Support British tourism and holiday in Yorkshire this year – Andrew Vine

MY inbox is filling up with emails from every budget airline I’ve ever flown to book a holiday abroad without delay, with discounts being scattered about like confetti.

Planes on the runway at Leeds Bradford Airport.

Thanks, but no thanks. I’m as fond as the next person of a couple of weeks of guaranteed sunshine and leisurely dinners eaten overlooking the Mediterranean or Aegean, but not this year.

It’s just too soon, after all that has happened. The prospect of having to go through the tortuous security process at an airport with the added delays that social distancing will inevitably cause is a complete turn-off. So is the thought of wearing a mask for hours on a plane.

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But there’s more to it than that. The shambles that the EU has made of the Continent’s vaccination programme should make some of its most popular destinations off-limits to any sensible holidaymaker this year.

Columnist Andrew Vine will resist the temptation to fly to the Algarve this summer.

Though sorry for the people who rely on tourists for their living in places like Spain and Greece – disgracefully let down by a lumbering and arrogant European bureaucracy – Britons should steer clear for their own sake.

And if they aren’t likely to do so voluntarily, then the best thing for all concerned is for flights to remain grounded.

I’m no fan of excessive authoritarianism by the Government on what people can or can’t do, but in this instance if it decreed that the ban on foreign holidays is to be extended to cover the peak period of the school summer break, I’d be in favour.

Though by then the bulk of the adult population will have had at least their first Covid vaccination, it seems too much like tempting fate to go leaping feet-first into countries where rates of infection remain disturbingly high and governments struggle to bring the pandemic under control.

Andrew Vine is looking forward to a stroll along Scarborough's beach later this year.

It doesn’t make any sense for us to hand-wash obsessively and splash around gallons of sanitiser every time we enter a supermarket, only to bowl up at hotels or apartments in what remain Covid hot-spots.

We already know to our cost the potential for people coming into the country to spark new surges of infection, and the prospect of returning plane-loads of holidaymakers resulting in another ghastly autumn and winter of lockdown is just too awful to contemplate.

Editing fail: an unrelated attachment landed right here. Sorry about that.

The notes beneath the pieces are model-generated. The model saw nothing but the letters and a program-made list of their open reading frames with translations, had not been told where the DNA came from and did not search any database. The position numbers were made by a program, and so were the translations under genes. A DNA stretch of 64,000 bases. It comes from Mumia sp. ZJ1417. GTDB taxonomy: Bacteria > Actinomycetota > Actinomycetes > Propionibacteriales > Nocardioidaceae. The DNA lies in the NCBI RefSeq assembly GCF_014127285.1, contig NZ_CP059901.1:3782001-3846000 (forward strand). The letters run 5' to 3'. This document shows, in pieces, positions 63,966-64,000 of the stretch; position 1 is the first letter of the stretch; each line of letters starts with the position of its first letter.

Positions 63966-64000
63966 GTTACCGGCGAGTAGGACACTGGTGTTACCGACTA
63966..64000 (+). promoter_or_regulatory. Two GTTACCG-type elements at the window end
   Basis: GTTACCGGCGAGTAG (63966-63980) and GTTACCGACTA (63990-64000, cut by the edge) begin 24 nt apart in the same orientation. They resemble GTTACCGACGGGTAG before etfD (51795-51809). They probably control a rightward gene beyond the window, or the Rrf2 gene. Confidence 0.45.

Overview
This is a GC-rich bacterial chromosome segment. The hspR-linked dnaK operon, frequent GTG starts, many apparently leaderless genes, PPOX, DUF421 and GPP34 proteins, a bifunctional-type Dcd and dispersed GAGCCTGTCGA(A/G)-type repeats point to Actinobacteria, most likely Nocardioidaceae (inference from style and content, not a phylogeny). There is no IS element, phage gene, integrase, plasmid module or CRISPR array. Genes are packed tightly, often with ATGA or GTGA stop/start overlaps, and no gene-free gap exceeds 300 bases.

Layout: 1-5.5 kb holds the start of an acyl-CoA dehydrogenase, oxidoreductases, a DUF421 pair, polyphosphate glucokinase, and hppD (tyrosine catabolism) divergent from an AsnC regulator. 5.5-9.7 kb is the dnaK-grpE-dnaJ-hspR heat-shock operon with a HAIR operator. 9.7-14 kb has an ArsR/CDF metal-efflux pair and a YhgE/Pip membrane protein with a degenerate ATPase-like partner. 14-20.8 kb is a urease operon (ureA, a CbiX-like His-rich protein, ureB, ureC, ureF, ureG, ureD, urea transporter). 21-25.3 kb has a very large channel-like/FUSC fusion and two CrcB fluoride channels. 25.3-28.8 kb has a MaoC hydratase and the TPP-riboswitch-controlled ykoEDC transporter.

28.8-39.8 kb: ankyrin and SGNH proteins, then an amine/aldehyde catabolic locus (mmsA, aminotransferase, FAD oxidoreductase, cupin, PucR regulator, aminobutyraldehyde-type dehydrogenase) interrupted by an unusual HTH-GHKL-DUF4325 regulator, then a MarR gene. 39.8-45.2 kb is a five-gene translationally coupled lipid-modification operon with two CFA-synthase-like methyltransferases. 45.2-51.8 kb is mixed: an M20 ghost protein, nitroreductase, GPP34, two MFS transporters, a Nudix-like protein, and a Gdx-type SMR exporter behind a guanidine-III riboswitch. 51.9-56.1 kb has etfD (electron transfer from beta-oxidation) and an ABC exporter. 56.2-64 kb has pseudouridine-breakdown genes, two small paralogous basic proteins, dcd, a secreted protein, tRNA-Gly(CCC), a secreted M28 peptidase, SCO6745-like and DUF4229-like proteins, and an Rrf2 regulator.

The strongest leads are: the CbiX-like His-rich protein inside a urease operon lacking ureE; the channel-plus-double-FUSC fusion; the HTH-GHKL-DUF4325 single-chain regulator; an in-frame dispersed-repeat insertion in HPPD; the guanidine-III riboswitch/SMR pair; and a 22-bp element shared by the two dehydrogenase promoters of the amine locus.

One glaring failure of the Government’s response to the first wave of Covid last year was its perplexing refusal to place any restrictions on the masses of air passengers arriving in Britain every day and then fanning out across the country.

Who knows how many new cases of coronavirus were spread by them? It would surely be folly to allow a boom in foreign travel at least for the next few months until the effects of vaccination and the gradual easing of domestic restrictions can be properly judged.

The cautious exit from three months of restrictions began only yesterday, and though all the signs are that the country is at long last heading in the right direction, bitter experience should have taught us to be risk-averse.

Caution was thrown to the winds last summer, and Britain’s people paid the price later in the year, too many with their lives.

That mustn’t happen again. People will understandably want to throw off whatever shackles of restrictions they can this Easter weekend, especially if the weather is good, but at least they won’t be gathering indoors at pubs and restaurants, or boarding flights.

Home – as in Britain – should be where the heart is for all of us hoping for some sort of break later this year after enforced isolation from those we love and the places we cherish.

I’m yearning less for a beach on the Algarve than a stretch of sands on our own coastline, the freedom to wander at will, being able to go into a pub or finding somewhere to eat.

To be able to spend time with family and friends that I haven’t seen in a year trumps everything else.

Losing that freedom again as a result of a wave of infections arriving from abroad on package-holiday flights would be completely dispiriting.

There’s another reason to stay in Britain, beyond personal and public safety. It’s to support all those in our own tourism industry who have endured such a torrid and potentially ruinous year.

Whatever I can afford to spend on a break is going to go into the pockets of people at the seaside, in the countryside, in the towns and cities that have been out of bounds for a day out for what seems like much longer than three months.

It’s perfectly understandable that people weary after months of restrictions are itching to get away, to board a plane and see reality recede for a couple of weeks as it takes off.

But this isn’t the time. Next year, probably. For now, though, best to stay in Britain and enjoy the freedom that has been so hard-won.

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